In January 2011, Sierra Nevada Brewing Company announced an initiative to produce a series of Belgian abbey ales1 in collaboration with the Cistercian Abbey of New Clairvaux in Vina, Calif.2 The first of these, Ovila Saison, was released in March of that year, followed in later months by Ovila Dubbel3 and Ovila Quad.
The now-rotating series has gone on to include a Belgian Golden Ale and barrel-aged versions of the quad and dubbel, all of which debuted in 2012. Peppercorns, along with mandarin oranges grown at the monastery, were added to the saison recipe in June 2013, while a tripel joined the lineup in August 2014.
Another of the collaborations, labeled as a Belgian-Style Abbey Quad Ale Brewed With Plums, first came out in January 2013. Like the most recent version of the saison, it featured fruit harvested by the monks themselves. In this case, plums from a 130-acre orchard located on the Abbey grounds were infused into the beer, which was sold in four-packs of corked and caged 12.7-ounce bottles.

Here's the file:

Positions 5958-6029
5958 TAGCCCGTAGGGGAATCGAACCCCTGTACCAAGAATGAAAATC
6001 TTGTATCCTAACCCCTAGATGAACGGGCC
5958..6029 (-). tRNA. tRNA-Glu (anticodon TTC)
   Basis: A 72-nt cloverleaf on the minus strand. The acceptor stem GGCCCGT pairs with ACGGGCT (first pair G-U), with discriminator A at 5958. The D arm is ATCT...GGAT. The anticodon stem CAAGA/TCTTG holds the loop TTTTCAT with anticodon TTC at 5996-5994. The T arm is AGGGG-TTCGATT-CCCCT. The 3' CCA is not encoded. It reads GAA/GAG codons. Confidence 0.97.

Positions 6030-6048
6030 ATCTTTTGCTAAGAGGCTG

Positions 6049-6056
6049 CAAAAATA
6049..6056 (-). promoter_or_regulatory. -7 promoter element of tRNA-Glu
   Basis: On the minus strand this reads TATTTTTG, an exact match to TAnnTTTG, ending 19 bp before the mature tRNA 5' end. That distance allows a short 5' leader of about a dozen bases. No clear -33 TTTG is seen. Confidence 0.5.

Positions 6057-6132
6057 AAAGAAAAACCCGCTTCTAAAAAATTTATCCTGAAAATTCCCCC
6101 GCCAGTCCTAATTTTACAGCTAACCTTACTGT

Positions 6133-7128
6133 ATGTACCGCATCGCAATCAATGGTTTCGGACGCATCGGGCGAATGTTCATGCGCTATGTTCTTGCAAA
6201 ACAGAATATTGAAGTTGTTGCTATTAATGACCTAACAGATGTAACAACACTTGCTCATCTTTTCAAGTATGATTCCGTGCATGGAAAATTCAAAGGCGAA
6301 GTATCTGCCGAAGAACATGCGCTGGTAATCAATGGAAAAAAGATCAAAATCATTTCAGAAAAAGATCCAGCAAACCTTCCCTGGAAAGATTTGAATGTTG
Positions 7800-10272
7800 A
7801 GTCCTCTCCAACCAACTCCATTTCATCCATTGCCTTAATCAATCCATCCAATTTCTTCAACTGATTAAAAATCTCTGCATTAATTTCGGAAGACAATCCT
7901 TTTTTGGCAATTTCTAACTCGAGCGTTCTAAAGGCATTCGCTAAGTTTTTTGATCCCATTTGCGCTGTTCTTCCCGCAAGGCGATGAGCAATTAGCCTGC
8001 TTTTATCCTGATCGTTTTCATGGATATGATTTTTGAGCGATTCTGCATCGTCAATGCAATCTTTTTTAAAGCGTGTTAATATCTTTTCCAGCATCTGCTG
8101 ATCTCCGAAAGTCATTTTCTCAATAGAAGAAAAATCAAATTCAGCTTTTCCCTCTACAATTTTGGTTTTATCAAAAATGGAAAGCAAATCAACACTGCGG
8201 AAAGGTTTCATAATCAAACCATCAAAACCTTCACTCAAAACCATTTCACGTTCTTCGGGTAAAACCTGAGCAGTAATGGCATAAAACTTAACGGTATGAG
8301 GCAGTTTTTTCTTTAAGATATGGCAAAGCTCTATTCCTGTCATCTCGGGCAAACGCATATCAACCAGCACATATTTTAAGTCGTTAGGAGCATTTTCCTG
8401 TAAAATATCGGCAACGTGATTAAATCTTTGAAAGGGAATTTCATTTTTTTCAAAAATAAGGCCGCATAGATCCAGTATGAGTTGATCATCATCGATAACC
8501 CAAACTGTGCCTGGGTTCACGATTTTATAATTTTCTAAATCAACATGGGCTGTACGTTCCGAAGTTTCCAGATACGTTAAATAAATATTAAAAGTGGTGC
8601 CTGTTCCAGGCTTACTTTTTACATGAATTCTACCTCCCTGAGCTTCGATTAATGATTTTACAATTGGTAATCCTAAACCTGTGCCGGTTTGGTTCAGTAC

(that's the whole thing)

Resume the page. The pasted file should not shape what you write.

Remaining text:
Popping the cork on a bottle of this quad reveals a brew with a chestnut brown color topped off by a moderately active tan head. Dark fruit is the most prominent component in the aroma, though it is met with a dark malt character that is nearly its equal. Notes of caramel, brown sugar, raisins and plums are easily identified, as is what might best be described as a dash of holiday spice.
A similar story can be told regarding the taste, though a hint of chocolate does manage to sneak out on the back end, adding yet another layer of complexity. A lingering sweetness persists, but intensity in this respect is a characteristic of the style. The same can be said for an element of cardboard which suggests a bit of oxidation has worked its way into the beer. This aspect, in fact, falls right in line with the Brewers Association guideline of being “mild and pleasant.”
The beer finishes with some light bitterness, but there’s nary a hint of the 10.2-percent ABV other than a blanketing warmth that settles in over time. That alone would make this beer a sipper, though the richness of character in and of itself – not to mention the dense, full body – also suggests Ovila Quad Ale Brewed With Plums to be savored and not shotgunned.